For a cookie-cutter crime thriller, “Broken City” is surprisingly entertaining and well-rounded without pushing the limits. It drags you right into the middle of a scandalous political battle in the “greatest city,” where murder and secrets are nothing new.
The story starts where officer Billy Taggart (Mark Wahlberg) has just shot a man accused of rape and murder. After being ruled innocent in court and fast-forward seven years, ex-officer Billy is now a private investigator struggling to make ends meet at his little office with his trusty assistant, Katy.
In the midst of his re-election campaign, Mayor Hostetler (Russell Crowe) hires Billy privately to find out with whom his wife, Cathleen (Catherine Zeta-Jones), is having an affair. Billy seizes the job as an opportunity for redemption.
Haunted by his past, Billy investigates and uncovers that he was being used as a pawn by Hostetler in a bigger plot. The election race quickly spirals into a focus of negative tension, scandal, secrets, and corruption.
Cast: Mark Wahlberg, Russell Crowe, Catherine Zeta-Jones, Jeffrey Wright, Barry Pepper, Kyle Chandler
Running Time: 1 hour, 49 minutes
There are more than a few loose ends that aren’t resolved and don’t add any substance to the overall story. Those storylines are left unresolved, and the film could do without them, but perhaps they were intentionally placed. It is challenging to balance humor and drama in a thriller such as “Broken City,” yet screenwriter Brian Tucker executed it skillfully.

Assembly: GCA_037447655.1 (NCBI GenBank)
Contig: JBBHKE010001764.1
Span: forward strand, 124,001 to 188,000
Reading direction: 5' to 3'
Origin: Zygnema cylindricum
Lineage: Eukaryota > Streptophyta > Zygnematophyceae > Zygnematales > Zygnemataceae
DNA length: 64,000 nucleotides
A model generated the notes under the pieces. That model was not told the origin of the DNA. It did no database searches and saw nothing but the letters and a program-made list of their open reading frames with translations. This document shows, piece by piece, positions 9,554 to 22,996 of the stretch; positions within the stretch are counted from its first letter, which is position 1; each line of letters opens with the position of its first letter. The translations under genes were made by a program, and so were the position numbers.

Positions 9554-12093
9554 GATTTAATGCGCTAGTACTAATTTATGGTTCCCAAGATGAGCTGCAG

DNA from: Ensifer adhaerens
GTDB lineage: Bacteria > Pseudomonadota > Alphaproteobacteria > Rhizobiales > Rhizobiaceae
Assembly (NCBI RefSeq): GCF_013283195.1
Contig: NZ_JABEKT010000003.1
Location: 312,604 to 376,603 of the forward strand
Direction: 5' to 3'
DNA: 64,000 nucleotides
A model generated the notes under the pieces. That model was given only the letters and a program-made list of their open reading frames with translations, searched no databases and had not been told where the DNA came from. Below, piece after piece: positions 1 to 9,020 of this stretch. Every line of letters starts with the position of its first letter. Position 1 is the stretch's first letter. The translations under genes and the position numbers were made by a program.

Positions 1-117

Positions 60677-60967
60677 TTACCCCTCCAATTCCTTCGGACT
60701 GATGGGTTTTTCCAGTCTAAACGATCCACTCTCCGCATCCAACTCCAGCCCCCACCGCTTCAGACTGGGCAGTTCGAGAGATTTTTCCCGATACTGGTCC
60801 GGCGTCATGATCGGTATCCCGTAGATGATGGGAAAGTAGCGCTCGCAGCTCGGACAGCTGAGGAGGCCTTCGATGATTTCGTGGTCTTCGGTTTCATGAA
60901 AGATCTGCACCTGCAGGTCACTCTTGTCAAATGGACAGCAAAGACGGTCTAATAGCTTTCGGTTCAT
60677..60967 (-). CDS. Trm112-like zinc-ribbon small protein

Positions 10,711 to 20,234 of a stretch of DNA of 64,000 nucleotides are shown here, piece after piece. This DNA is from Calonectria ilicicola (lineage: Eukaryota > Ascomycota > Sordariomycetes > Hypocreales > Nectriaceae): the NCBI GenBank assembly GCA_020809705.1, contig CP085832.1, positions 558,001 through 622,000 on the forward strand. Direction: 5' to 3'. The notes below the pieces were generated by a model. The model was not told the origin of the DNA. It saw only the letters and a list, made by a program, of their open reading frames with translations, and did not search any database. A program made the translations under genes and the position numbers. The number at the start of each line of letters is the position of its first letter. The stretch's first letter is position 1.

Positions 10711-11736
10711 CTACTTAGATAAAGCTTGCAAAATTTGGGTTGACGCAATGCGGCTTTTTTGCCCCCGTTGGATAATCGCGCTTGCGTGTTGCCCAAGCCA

What makes this film great is the powerful cast. Everyone gives realistic and convincing characteristics to their respective roles. Wahlberg delivers a great performance as usual as a haunted ex-cop trying to redeem himself.
It is extremely entertaining to watch Wahlberg’s scenes with Crowe. There is so much tension between the two characters, particularly because they start off as buddies and quickly become enemies.
Director Allen Hughes relies on fast-moving camera angles and close-ups of the actors. These techniques draw attention to Crowe’s facial expressions as he portrays a corrupt politician with his smirks, grins, and eye twitches. Crowe is so believable as the bad guy that he makes it easy to hate him.
Catherine Zeta-Jones plays an essential role as the mayor’s wife but fails to stand out among the rest of the cast because the screenplay doesn’t allow her much breathing room. Nonetheless, Zeta-Jones demonstrates the struggles as the supportive role to a politician in the limelight.
Supporting actors such as Jeffrey Wright as the commissioner, Barry Pepper as Jack Valliant (running opposed to Mayor Hostetler), and Kyle Chandler as Paul Andrews (Jack’s campaign manager), all click into their roles perfectly and help fuel the climax and tie this film together.
“Broken City” is one crime thriller that is actually tastefully done. The dialogues are not your typical cheesy one-liners. The film hits you from time to time with enough twists and secrets to keep you on the edge of your seat, and it keeps you guessing as you dive headfirst with Billy into the New York concrete jungle scene.
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